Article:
The remains of two missing Matterhorn climbers were identified by local authorities almost 45 years after they were first reported missing, Scripps Media reported this week.
The report claims the two young Japanese climbers, Masayuki Kobayashi and Michio Oikawa, were first discovered in September 2014 by someone scaling the Matterhorn at an elevation of around 9,200 feet. Those remains were then sent off for analysis and DNA comparison before determining they belonged to 21-year-old Kobayashi and 22-year-old Oikawa.
The two Matterhorn climbers first went missing on August 18, 1970. Police spokesman Stephane Vouardoux explained the men weren’t expecting the weather they received at the time of their deaths, the Huffington Post is reporting.
“They had spent the night before in a hut because they wanted to ascend the north face of the Matterhorn. They were probably surprised by a snow storm when they disappeared.”
It wasn’t until Thursday, August 6 that the remains were publicly identified, according to CTV News. While police in the region keep a log of all Matterhorn climbers reported missing since 1925, the Japanese Consulate in Geneva was needed to assist with finding relatives of the missing men.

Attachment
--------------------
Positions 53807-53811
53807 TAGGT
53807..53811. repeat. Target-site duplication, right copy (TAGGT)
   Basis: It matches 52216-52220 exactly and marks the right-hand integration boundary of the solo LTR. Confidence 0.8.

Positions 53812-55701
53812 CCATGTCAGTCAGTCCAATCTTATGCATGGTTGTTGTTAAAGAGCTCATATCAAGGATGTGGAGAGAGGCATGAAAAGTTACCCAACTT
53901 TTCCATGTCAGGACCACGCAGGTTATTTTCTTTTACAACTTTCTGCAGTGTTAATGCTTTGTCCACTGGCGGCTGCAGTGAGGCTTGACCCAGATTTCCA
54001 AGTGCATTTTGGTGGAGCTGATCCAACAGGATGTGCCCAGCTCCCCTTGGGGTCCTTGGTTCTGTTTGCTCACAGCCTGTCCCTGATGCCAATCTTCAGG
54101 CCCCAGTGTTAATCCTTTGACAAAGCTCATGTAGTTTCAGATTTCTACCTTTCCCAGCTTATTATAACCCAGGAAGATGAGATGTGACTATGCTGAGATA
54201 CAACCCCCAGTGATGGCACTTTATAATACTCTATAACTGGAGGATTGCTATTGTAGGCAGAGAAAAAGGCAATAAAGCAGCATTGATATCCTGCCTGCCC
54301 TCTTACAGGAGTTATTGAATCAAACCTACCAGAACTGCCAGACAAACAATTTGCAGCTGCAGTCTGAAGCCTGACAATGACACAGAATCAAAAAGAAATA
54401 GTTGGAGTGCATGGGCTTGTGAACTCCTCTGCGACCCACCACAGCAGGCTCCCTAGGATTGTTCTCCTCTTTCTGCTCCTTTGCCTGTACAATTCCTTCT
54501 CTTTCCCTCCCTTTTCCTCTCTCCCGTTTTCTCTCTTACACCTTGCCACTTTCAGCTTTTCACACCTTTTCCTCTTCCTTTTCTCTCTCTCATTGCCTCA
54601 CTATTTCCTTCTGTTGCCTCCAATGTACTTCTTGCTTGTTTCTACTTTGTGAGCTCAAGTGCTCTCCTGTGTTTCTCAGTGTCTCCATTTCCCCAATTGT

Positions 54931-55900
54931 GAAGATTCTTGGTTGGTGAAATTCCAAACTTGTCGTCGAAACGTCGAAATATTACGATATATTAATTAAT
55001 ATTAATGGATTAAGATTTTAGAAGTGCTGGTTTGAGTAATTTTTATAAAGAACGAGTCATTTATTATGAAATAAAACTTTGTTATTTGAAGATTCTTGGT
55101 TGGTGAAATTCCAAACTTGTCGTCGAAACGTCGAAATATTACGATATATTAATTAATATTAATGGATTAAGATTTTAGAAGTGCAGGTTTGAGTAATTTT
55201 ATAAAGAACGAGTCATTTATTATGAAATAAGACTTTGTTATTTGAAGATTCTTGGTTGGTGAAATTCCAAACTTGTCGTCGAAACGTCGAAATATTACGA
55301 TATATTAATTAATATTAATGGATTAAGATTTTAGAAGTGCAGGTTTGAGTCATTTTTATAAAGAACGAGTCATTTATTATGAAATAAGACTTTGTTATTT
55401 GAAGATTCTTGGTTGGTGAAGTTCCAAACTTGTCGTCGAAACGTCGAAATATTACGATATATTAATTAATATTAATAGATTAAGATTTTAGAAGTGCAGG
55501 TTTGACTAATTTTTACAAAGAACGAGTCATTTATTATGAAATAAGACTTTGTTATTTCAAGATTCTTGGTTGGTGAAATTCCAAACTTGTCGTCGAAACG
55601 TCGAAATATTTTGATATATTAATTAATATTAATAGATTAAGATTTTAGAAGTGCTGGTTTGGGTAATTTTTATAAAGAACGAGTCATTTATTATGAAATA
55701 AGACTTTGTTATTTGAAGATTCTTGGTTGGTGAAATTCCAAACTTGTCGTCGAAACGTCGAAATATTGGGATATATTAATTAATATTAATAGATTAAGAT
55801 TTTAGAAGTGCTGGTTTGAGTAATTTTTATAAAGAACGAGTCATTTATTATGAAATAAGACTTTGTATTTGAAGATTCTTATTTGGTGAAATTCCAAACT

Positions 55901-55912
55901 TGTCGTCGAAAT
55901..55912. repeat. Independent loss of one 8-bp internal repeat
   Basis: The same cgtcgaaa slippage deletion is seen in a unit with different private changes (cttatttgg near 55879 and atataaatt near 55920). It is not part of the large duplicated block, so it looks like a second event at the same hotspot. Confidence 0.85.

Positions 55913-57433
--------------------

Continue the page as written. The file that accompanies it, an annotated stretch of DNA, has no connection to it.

This isn’t an isolated incident. The remains of missing Matterhorn climbers are resurfacing as the glaciers holding these icy tombs begin to thaw from warming temperatures in the region. According to the Washington Post, a police statement issued by the Switzerland authorities confirmed this is happening more frequently as more than 30 climbers remain missing.
“More and more regularly, the receding of glaciers permits the discovery of missing climbers after dozens of years.”
According to NewsMax, several remains have been found and identified in the past few years out of the more than 500 Matterhorn climbers to have perished. In 2013, two climbers were discovered: a Czech climber from 40 years previously and a British man who went missing in 1979.
The report also said that the remains of a prehistoric human were uncovered. The man was known as the “Ice Man” after being uncovered in 1991 and was reportedly 5,300-years-old at the time of the discovery.
Matterhorn climbers have long scaled the mountain to take in the majestic beauty of the region. Recently, climbers tweeted these pictures from the summit after a successful attempt to scale the Matterhorn.
— Johan Borgstam (@JBorgstam) August 9, 2015
The Matterhorn isn’t the only famous mountain with a trail of dead bodies. According to the Washington Post, Mount Everest has a portion of the climb dubbed the “death zone” as more than 200 corpses lay unclaimed in this region. Decomposing remains have also been found in Russia’s Yukon region, McClatchy reported.
[Image by Sean Gallup/Getty Images]